I don’t have to worry about Scamp as he weighs about 40 pounds and is quite rambunctious besides. So, when I do see the owls, I simply go into bird-watching mode, a hobby I took up 20 years ago. While the owls didn’t show up during this morning’s walk, I did get to watch a gila woodpecker, sitting atop a saguaro, the one whose blossoms I have been daily tracking for the past two weeks.

And it’s a rare day when I don’t see doves, both mourning and white-winged species. The smaller mourning doves

A white-winged dove keeping an eye on Scamp and me as we walk past. — Photo by Pat Bean

sleep on the ground and Scamp is always trying to sneak up on them. He enjoys chasing after the doves, well until the leash pulls him up short.

While my morning walks aren’t as exciting as they were when I was traveling around the country in a small RV, and every few days would have new territory to explore, I’m fortunate to live next door to a bit of undeveloped desert full of wildlife, including javelinas, roadrunners, coyotes, quail, and even a bobcat or two.

Such encounters, at a safe distance from some of them of course, almost make me glad that Scamp insists on getting me out of bed at o’dark-hundred.

Bean Pat: To Caroline Randall Williams for her eye-opening essay in the New York Times on why the southern monuments are a slap in the face to Blacks. It offered this southern white girl, who has never considered herself racist, a better understanding of the inequities of the past and the present. https://www.nytimes.com/2020/06/26/opinion/confederate-monuments-racism.html

Travels with Maggie, available on Amazon.

 

Pat Bean is a retired journalist who lives in Tucson with her canine companion, Scamp. She is a wondering-wanderer, avid reader, enthusiastic birder, Lonely Planet Community Pathfinder, Story Circle Network board member, author of Travels with Maggie available on Amazon, and is always searching for life’s silver lining.

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To be outdoors and walking during Arizona sunrises and sunsets makes one feel good to be alive. — Photo by Pat Bean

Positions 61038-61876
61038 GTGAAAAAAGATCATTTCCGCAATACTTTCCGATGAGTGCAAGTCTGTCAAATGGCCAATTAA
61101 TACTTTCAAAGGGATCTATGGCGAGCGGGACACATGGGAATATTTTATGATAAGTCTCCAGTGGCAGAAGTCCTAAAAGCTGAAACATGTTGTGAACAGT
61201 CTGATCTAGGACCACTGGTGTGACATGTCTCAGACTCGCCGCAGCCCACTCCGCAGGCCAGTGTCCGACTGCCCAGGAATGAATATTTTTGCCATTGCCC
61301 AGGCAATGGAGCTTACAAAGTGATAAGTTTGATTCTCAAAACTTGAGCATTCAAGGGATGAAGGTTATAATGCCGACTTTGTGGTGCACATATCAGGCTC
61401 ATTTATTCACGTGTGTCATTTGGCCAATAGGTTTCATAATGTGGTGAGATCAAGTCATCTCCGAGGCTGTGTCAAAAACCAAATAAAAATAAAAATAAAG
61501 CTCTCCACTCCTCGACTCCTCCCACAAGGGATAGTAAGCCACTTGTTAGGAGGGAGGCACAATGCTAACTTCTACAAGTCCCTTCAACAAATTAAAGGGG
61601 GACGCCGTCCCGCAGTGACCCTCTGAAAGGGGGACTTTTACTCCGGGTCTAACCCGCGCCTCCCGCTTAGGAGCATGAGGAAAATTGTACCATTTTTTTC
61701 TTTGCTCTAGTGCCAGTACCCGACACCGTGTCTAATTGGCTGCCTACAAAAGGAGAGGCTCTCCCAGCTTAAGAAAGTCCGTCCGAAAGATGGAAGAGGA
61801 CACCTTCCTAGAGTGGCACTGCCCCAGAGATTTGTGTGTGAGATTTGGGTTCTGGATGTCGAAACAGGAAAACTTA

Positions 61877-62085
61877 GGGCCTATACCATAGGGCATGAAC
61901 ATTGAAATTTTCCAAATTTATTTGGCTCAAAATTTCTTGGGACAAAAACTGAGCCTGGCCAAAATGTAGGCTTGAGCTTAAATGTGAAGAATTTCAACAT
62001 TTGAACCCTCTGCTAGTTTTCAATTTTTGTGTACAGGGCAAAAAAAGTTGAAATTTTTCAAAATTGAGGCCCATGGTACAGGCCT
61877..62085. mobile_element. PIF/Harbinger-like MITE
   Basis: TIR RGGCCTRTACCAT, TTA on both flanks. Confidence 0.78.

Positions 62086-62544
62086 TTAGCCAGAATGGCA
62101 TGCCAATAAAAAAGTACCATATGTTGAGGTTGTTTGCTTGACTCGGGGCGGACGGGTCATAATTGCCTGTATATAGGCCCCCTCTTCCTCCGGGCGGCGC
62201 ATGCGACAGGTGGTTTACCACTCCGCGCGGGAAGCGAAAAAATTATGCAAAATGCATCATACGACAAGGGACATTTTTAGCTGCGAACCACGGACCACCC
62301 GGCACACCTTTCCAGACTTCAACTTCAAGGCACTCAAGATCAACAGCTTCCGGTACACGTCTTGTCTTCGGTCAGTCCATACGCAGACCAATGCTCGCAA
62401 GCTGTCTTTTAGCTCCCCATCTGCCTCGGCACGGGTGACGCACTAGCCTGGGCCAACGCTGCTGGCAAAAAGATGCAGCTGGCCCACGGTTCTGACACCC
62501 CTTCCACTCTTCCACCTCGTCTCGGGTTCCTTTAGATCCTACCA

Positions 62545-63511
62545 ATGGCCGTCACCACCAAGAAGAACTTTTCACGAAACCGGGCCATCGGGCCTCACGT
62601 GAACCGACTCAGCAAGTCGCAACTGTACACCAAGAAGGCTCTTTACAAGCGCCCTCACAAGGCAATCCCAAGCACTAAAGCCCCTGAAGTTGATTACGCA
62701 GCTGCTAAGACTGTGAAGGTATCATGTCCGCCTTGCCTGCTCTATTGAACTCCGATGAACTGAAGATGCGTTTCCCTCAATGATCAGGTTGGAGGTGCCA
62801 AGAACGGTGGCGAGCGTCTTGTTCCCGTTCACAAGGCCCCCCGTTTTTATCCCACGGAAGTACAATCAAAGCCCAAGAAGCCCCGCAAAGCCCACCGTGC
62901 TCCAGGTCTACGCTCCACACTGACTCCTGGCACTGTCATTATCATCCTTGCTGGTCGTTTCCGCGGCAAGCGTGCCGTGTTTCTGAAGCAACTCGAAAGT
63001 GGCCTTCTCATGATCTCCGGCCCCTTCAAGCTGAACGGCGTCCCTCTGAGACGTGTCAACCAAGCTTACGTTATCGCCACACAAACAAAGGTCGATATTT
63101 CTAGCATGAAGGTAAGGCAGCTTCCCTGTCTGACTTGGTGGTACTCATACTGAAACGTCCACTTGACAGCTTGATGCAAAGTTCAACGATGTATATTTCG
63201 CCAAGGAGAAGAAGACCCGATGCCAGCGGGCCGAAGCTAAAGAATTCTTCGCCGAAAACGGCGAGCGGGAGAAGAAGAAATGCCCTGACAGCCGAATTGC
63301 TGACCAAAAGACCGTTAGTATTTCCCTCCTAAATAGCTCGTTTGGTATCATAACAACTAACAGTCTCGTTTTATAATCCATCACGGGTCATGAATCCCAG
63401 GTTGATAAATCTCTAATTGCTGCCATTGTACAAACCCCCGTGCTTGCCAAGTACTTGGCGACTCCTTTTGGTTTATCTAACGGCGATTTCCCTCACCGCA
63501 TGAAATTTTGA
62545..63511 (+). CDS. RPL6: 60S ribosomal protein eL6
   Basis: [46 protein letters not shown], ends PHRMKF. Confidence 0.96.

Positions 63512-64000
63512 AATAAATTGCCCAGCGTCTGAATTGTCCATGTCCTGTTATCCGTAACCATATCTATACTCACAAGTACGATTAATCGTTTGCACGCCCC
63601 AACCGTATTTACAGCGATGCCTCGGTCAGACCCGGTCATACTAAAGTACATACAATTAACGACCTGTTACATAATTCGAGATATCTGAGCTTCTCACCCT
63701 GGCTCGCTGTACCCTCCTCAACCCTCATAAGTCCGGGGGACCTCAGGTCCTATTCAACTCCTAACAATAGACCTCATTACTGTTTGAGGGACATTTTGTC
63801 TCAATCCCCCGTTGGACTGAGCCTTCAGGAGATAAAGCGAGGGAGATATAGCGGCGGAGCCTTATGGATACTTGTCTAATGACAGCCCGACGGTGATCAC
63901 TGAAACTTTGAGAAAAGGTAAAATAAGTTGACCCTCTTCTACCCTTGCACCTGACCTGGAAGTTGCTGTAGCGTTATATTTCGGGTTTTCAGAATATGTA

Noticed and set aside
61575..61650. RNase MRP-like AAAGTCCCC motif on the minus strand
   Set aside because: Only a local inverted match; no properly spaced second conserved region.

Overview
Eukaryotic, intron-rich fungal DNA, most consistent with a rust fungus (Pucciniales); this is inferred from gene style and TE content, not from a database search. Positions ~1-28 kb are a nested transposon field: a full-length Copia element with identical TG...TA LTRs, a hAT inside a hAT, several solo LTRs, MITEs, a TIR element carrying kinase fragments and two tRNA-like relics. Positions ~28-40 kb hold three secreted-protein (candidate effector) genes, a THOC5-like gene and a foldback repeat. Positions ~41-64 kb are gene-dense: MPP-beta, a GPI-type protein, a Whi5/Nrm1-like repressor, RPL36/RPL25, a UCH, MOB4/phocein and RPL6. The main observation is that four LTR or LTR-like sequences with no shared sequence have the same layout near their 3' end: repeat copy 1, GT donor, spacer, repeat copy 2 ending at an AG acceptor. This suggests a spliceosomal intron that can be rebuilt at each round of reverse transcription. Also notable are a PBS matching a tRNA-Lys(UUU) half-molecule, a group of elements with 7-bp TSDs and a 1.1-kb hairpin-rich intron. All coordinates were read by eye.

‘The wisdom of age: Don’t stop walking.” – Mason Cooley

A Daily Ritual

            After retiring in 2004, selling my home, and taking to the road in a small motor home, I began a daily ritual that continues to this day. I walk my dog,

Mourning doves are almost a daily sight as Scamp and I take our morning walks. — Photo by Pat Bean

First, there was Maggie, a spoiled cocker spaniel who didn’t wake up until 9 a.m. and who didn’t like to get her feet wet. She was my home-on-wheels companion for eight of the nine years I lived in it.

Pepper, a sweet, gently Scottie-mix who never wanted to get out of my sight, came next and traveled with me for my final unrooted year before we began life in a third-floor walkup apartment, a choice I made because I like being on top and having a view. Six a.m. was Pepper’s wake-up time but she could be persuaded to sleep in for another hour before I had to get up and walk her.

Scamp, a Siberian Husky-Shih Tzu mix who is perfectly named and who has now been with me for a year, demands a 5 a.m. walk, and bullies me until I get up and take him for it. Thankfully I’m a morning person and am usually just as eager for the walk as he. But occasionally, especially when I get to bed late or spend most of the night reading, I get a bit grumpy about the early start to my day.

Living in a third-floor apartment without a yard of my own means these early walks are not optional. I call them my fool-proof exercise program. This is especially true since four more walks are required during the day as well.

But since its summer, and Scamp and I live in the desert where it’s currently hot as heck, our morning walks are the

Cactus is plentiful around my apartment complex, and one or another is usually in bloom. — Photo by Pat Bean

only ones of much duration. And these have been shortened in recent years because of the physical limitations that come with becoming an old broad. The long walks I used to have with my other canines is one of the few things I truly miss.

Even so, I find that if I’m observant, each shorter walk these days contains a special moment. Perhaps it’s the sight of a Cheshire moon grinning back at me between the trees as I walk down the steps. This morning, it was one of our resident great horned owls sitting on the pool fence and screeching a hiss at us as we passed it by.